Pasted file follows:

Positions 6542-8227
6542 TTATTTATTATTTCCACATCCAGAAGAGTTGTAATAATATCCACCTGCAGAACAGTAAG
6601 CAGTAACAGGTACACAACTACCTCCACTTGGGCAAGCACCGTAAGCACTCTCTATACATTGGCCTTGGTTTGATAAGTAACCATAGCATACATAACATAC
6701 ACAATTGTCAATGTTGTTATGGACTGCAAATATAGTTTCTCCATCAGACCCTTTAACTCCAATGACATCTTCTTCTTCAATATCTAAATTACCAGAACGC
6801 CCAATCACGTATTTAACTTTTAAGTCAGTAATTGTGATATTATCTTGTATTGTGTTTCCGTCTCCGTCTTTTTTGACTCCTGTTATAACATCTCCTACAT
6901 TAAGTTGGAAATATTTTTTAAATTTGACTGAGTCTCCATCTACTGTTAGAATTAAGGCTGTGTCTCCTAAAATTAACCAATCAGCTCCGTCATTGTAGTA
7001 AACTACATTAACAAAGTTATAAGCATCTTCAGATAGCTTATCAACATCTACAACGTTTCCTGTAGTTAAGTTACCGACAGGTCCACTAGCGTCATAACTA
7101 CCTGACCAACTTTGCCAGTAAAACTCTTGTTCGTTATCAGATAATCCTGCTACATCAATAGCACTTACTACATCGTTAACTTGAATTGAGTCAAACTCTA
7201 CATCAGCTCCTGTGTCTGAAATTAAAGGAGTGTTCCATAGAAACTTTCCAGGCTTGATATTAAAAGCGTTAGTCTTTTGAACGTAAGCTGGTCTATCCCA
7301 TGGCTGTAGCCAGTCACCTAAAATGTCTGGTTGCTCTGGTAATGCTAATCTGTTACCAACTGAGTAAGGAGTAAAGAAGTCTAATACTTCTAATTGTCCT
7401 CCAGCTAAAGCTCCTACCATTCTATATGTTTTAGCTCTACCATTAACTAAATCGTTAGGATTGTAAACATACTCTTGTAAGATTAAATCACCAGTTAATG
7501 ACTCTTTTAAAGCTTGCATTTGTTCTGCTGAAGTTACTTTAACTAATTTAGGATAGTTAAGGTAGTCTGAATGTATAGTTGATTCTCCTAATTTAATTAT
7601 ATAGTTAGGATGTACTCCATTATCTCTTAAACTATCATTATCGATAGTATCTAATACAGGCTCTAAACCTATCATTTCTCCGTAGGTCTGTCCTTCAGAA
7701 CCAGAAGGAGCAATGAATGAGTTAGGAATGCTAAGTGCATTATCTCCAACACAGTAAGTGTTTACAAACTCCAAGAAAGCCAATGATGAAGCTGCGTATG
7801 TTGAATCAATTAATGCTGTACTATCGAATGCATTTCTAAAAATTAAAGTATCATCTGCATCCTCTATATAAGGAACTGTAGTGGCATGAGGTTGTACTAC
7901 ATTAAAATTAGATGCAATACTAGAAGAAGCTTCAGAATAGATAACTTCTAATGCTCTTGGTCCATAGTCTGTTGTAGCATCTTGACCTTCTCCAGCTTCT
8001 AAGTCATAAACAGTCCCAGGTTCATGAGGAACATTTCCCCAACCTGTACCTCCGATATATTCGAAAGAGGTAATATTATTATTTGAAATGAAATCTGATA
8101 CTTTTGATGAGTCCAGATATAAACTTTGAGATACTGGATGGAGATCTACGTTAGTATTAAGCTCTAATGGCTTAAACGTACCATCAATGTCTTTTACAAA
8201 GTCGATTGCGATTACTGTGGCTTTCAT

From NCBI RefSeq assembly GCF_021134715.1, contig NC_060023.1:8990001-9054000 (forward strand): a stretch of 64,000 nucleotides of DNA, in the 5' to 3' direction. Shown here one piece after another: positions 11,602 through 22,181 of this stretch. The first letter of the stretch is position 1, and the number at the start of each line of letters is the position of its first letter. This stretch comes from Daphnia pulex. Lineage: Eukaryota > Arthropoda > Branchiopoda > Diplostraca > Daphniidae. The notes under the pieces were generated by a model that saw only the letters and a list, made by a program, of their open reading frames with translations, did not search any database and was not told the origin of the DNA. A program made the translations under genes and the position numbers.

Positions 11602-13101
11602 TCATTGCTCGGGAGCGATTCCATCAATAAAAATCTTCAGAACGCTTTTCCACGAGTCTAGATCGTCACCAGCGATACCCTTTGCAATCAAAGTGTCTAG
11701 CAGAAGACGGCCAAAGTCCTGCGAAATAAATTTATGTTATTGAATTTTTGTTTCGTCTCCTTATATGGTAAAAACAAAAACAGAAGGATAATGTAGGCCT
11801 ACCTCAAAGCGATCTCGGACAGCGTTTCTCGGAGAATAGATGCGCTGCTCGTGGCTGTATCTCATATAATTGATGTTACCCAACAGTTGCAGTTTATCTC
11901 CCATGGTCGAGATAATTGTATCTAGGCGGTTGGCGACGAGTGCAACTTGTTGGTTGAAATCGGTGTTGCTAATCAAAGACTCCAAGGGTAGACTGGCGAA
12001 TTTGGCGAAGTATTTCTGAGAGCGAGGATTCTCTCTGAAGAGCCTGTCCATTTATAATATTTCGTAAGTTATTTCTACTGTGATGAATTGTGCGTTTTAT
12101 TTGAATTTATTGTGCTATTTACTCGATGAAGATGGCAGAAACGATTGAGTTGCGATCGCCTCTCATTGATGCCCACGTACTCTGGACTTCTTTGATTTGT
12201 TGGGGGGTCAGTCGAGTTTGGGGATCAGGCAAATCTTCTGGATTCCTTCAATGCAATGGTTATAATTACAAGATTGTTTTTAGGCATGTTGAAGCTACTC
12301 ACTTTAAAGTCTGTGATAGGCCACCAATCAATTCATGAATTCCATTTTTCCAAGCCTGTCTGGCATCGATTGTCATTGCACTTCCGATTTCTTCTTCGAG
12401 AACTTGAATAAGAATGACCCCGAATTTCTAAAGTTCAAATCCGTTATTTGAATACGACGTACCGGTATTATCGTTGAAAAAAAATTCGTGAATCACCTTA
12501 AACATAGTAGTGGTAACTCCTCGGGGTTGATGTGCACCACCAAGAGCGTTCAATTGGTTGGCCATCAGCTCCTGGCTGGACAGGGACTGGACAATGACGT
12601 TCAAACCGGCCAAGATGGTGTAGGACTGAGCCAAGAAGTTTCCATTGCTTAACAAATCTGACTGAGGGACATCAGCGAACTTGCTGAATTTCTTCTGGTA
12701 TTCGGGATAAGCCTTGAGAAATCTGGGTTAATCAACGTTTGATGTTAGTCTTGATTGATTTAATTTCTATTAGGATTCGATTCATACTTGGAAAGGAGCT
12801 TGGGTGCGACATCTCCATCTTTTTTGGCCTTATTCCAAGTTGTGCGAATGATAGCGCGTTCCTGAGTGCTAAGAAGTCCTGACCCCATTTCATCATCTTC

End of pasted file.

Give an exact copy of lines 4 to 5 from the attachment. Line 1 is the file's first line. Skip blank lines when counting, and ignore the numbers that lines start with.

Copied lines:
6701 ACAATTGTCAATGTTGTTATGGACTGCAAATATAGTTTCTCCATCAGACCCTTTAACTCCAATGACATCTTCTTCTTCAATATCTAAATTACCAGAACGC
6801 CCAATCACGTATTTAACTTTTAAGTCAGTAATTGTGATATTATCTTGTATTGTGTTTCCGTCTCCGTCTTTTTTGACTCCTGTTATAACATCTCCTACAT